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The aquatic invertebrate fauna of Ogof Draenen cave system in South Wales, UK

Knight, Lee R.F.D.; Brancelj, Anton; Edwards, Francois; Maurice, Lou. 2018 The aquatic invertebrate fauna of Ogof Draenen cave system in South Wales, UK. Cave and Karst Science, 45 (1). 19-30.

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Abstract/Summary

The invertebrate fauna of the Ogof Draenen cave system in South Wales was investigated between 2012 and 2015. Fifty-nine sites were sampled within the cave, comprising 51 sites on vadose streams, four pools and four dripping avens. The main method employed in vadose streams was three minutes of “kick sampling” using an FBA pattern net. Pools and smaller flows of water were sampled using a combination of netting and manual searching. Sampling was also carried out on the surface at six resurgences and four surface seepages/streams feeding into dolines (stream sinks) that are known from dye-tracing to be connected to the cave system below. Sixty-two invertebrate taxa were recorded in the cave system, 43 from the sinks, and 58 from the resurgences. Most cave samples were dominated by Oligochaeta and stygobiontic Crustacea including the amphipods Niphargus fontanus Bate 1859 and Microniphargus leruthi Schellenberg 1934, the isopod Proasellus cavaticus Leydig 1871 sensu Henry 1970 and the syncarid Antrobathynella stammeri Jakobi 1954. The records of M. leruthi, a species only discovered in Britain in 2010, are the first from a Welsh cave system; and the records of A. stammeri are the first for this species from Wales. Four eustygophilic species were also recorded in the cave, which were not present in samples collected from the resurgences or sinks and may therefore represent isolated subterranean populations. These included: the oligochaete worm Dorydrilus michaelseni Piguet 1913, the ostracod Cavernocypris subterranea (Wolf 1920), the copepod Paracyclops fimbriatus (Fischer 1853) and the halacarid mite Soldanellonyx chappuisi (Walter 1917). The amphipod Gammarus pulex (Linnaeus 1758) occurred in the sinks, resurgences and at several sites within the cave, some at a considerable distance underground, and amongst large populations of stygobiontic Crustacea. These showed varying degrees of depigmentation and were highly likely to represent a eustygophilic population. Stygobiontic Crustacea were common and often abundant, with populations of over 100 Proasellus cavaticus at some sites. In total, 7010 invertebrates were collected from the 59 samples. These samples represent only a tiny fraction of the habitat present, and therefore the invertebrates in the cave system may occur in substantial enough numbers to play a role in biogeochemical cycles. The invertebrate communities of lentic (static water) habitats were less diverse than those of the vadose streams and included small numbers of Oligochaeta, with occasional specimens of P. cavaticus, N. fontanus, Microniphargus and Nematoda, as well as the copepod Paracyclops fimbriatus. Epigean benthic fauna were present in the cave close to surface inlets, and within the surface sinks and resurgences, although the latter were also characterized by stygobiontic Crustacea, including a second Niphargus species, N. aquilex Schiödte 1855, which was not found within the cave. The presence of five stygobiontic Crustacea from the system makes this the most diverse stygobiontic fauna recorded so far from a British cave.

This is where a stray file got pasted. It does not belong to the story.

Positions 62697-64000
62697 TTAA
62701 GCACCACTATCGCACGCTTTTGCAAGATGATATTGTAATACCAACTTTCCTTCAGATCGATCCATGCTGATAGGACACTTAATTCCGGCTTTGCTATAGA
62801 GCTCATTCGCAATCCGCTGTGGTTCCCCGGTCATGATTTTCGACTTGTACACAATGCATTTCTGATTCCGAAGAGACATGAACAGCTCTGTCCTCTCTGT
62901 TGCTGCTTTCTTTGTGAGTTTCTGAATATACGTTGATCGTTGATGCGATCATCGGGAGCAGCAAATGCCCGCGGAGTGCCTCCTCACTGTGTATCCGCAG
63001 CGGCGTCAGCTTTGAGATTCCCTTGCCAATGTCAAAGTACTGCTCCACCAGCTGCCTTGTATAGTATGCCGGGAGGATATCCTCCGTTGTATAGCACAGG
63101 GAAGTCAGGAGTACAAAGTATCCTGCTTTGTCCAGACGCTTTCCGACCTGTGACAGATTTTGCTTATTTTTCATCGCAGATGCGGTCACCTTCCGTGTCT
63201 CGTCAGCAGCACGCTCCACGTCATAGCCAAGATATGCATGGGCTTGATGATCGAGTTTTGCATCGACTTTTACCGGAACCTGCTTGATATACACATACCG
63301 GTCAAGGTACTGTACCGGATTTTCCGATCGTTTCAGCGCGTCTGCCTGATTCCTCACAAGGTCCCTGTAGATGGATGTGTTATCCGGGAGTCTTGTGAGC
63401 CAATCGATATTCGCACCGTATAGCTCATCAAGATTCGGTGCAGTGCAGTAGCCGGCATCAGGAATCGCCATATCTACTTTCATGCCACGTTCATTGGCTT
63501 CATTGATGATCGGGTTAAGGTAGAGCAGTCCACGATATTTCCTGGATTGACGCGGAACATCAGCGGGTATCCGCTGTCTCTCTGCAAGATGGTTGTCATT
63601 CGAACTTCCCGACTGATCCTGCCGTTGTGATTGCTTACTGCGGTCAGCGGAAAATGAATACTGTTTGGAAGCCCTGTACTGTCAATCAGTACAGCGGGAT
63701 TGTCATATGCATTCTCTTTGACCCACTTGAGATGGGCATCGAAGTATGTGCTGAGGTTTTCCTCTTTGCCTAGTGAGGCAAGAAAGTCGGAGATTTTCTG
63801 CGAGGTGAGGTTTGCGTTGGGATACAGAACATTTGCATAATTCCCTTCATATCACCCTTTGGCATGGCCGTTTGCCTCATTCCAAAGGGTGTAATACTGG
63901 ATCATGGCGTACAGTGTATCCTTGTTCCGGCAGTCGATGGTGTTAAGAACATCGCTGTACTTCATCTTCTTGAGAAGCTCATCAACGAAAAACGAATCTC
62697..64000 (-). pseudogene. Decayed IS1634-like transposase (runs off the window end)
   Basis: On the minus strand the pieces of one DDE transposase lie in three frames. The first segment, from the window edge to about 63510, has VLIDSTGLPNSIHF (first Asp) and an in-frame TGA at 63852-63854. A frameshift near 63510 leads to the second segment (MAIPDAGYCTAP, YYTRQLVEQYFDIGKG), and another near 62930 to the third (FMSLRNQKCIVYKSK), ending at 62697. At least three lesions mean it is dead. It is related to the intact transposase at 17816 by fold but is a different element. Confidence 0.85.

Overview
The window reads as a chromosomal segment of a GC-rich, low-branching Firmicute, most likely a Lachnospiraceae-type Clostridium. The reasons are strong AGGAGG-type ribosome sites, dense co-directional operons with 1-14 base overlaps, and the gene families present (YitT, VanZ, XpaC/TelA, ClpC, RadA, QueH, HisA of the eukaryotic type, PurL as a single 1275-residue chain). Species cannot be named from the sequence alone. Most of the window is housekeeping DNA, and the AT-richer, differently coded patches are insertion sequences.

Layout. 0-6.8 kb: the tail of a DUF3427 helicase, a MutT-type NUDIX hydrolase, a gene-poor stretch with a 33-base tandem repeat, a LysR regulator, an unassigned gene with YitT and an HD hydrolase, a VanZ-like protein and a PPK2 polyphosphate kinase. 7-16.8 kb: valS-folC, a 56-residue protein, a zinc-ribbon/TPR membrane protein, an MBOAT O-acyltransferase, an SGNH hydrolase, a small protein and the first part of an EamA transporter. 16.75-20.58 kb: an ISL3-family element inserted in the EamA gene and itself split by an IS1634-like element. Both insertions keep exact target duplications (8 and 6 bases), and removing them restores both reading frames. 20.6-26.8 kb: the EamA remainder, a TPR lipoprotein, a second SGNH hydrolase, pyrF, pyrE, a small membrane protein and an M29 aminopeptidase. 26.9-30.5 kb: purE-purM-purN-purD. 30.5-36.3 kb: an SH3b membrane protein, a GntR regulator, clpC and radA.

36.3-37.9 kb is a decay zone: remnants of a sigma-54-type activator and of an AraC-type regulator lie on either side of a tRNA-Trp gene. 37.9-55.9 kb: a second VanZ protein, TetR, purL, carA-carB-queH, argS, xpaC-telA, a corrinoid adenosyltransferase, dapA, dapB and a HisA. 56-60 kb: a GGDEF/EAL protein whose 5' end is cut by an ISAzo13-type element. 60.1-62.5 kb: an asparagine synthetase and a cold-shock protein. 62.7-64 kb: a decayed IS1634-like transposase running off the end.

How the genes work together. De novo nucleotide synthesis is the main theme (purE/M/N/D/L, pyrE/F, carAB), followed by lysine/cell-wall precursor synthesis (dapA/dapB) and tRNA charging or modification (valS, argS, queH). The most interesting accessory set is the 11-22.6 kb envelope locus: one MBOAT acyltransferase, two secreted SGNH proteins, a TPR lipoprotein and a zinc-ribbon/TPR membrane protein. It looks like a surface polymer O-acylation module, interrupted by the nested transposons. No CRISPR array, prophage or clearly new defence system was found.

Item Type: Publication - Article
UKCEH and CEH Sections/Science Areas: Water Resources (Science Area 2017-)
ISSN: 1356-191X
Additional Keywords: Ogof Draenen, cave aquatic invertebrates, stygobiontic Crustacea, eustygophilic, biodiversity
NORA Subject Terms: Ecology and Environment
Zoology
Date made live: 27 Jun 2019 14:50 +0 (UTC)
URI: http://nora.nerc.ac.uk/id/eprint/523972

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